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Strappado

From Academic Kids

The strappado is a form of torture in which a victim is suspended in the air by means of a rope attached to his hands which are tied behind his back. Weights may be added to the body. A variant of strappado (the medieval inquisition name), is also known as reverse hanging, or Palestinian hanging and has been reported used in the Middle East as well as by institutions that practice torture.

There are two variants of this torture. In the first one, the victim has his arms tied behind his back; a large rope is then tied to his wrists and passed over a beam or a hook on the roof. The torturer pulls on this rope until the victim is hanging from his arms. Since he has the hands tied behind the back, this will cause a very intense pain and possible dislocation of the arms.

The full weight of the subject's body is then supported by the extended and internally-rotated shoulder sockets. While the technique shows no external injuries, it can cause long-term nerve, ligament, or tendon damage. The technique typically causes brachial plexus injury, leading to seizures or paralysis in the arm.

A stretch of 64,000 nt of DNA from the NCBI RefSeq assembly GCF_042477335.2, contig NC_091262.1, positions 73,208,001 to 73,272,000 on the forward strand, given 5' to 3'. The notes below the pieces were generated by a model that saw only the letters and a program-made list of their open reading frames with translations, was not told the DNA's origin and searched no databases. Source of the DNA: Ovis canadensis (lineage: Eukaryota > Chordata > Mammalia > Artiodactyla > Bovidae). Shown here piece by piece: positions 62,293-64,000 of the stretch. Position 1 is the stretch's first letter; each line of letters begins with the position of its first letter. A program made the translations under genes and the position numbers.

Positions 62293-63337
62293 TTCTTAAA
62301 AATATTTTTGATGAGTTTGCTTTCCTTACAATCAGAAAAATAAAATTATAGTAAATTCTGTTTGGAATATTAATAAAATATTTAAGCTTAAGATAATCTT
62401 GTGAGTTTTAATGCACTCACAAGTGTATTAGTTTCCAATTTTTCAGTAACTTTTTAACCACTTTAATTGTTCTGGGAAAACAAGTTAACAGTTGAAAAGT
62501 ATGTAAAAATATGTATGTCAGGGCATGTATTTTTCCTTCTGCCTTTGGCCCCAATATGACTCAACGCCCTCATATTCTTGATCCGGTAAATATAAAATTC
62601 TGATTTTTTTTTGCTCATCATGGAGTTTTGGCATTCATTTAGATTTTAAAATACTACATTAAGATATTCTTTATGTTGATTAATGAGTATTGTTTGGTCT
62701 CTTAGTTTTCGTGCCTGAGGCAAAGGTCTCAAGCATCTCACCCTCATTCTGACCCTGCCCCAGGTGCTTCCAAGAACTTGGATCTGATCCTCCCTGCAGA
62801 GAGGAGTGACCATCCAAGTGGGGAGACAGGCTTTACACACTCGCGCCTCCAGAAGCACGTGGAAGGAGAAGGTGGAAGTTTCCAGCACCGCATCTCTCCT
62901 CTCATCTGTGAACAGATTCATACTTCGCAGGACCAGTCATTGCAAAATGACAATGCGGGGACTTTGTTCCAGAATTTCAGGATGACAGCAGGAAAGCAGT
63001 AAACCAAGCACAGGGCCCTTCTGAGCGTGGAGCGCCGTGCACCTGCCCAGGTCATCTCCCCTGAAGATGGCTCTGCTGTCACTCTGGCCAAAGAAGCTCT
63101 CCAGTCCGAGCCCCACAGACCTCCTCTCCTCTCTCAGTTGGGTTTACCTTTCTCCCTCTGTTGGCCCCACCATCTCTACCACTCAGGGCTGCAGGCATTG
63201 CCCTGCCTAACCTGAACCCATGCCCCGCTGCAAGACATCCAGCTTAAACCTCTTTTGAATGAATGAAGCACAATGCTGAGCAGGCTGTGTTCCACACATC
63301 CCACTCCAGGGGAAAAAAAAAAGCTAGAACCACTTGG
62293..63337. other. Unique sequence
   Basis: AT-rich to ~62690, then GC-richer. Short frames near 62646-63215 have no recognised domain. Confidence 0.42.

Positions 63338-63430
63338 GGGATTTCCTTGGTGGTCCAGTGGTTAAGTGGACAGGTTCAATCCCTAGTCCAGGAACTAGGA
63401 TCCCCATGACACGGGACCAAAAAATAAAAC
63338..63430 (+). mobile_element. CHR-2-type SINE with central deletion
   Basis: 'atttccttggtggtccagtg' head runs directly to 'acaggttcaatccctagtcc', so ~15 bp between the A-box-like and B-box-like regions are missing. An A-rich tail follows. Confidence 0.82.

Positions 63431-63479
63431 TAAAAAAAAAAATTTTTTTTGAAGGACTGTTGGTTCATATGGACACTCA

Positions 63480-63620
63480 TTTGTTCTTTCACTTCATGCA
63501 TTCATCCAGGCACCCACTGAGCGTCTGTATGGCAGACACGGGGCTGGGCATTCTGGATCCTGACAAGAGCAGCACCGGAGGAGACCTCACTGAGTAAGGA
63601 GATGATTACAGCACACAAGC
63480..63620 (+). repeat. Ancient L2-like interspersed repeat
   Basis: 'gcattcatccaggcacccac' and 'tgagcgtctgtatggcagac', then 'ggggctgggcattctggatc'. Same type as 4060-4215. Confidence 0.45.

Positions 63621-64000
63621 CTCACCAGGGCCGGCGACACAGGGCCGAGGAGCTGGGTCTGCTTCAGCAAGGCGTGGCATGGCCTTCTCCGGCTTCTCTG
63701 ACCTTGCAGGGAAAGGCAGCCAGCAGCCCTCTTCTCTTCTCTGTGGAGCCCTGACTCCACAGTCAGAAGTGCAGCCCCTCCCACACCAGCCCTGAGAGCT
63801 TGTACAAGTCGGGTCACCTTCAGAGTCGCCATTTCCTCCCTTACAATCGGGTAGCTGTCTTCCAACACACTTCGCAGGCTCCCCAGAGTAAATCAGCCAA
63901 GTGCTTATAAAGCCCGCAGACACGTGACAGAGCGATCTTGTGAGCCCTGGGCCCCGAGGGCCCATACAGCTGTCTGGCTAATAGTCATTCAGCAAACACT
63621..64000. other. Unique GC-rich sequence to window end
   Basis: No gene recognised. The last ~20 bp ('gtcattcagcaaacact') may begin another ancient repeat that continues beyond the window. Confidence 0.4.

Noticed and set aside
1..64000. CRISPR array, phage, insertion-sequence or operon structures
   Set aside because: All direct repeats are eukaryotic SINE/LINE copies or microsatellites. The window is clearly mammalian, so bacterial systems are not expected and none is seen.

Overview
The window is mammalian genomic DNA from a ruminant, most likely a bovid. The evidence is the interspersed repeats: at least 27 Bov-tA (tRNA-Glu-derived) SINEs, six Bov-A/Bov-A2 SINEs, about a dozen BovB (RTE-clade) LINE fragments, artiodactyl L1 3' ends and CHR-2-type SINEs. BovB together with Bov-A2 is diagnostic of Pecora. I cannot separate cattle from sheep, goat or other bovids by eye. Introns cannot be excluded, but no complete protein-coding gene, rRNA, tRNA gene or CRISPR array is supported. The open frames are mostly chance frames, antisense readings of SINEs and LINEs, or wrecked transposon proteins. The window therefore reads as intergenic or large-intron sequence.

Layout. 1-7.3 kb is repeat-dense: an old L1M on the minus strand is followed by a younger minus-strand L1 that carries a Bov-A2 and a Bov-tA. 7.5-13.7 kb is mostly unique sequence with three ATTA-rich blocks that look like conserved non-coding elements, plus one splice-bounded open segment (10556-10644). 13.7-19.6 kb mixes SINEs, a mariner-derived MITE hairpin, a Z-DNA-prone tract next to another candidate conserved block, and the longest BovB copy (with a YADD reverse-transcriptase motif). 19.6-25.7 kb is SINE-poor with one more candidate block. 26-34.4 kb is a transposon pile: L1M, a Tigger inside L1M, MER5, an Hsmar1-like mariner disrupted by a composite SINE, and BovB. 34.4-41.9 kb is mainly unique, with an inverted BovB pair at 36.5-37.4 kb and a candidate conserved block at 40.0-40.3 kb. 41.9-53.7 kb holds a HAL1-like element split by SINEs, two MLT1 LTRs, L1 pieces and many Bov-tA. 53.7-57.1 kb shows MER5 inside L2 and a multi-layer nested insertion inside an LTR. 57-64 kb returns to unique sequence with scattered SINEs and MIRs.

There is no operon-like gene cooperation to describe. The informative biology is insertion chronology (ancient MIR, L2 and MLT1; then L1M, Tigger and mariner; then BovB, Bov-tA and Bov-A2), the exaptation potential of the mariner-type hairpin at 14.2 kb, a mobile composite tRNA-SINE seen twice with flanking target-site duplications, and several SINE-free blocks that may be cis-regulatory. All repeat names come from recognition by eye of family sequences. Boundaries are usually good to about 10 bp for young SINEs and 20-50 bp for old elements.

In the second variant, the victim's hands are tied to the front. The victim is also hung from the hands, but his ankles are tied and a heavy weight is attached to them. This will cause pain and possible damage not only to the arms, but also to the legs and hips. This variant was known as squassation.

The modern name "Palestinian hanging" is derived from its alleged use in the ongoing Israeli-Palestinian conflict, although the technique has been used by security forces of Iran, and, most infamously, Turkey. It was also allegedly implicated in the death of prisoner Manadel al-Jamadi by US forces in Iraq [1] (http://207.44.245.159/article8109.htm). In 1996, the European Court of Human Rights found Turkey guilty of torture (Aksoy v. Turkey, 18 December 1996) for its use of Palestinian hanging. Turkey has been admonished by Amnesty International and other international human rights groups concerning the use of the reverse hanging technique.

In November 2003, Manadel al-Jamadi was killed during an interrogation session at Abu Ghraib prison in Iraq, in which the "Palestinian hanging" method was used on him. His corpse, wrapped in cellophane and packed in ice, was seen in one of the photographs that broke the Abu Ghraib torture and prisoner abuse scandal. The U.S. military has ruled the death a homicide.

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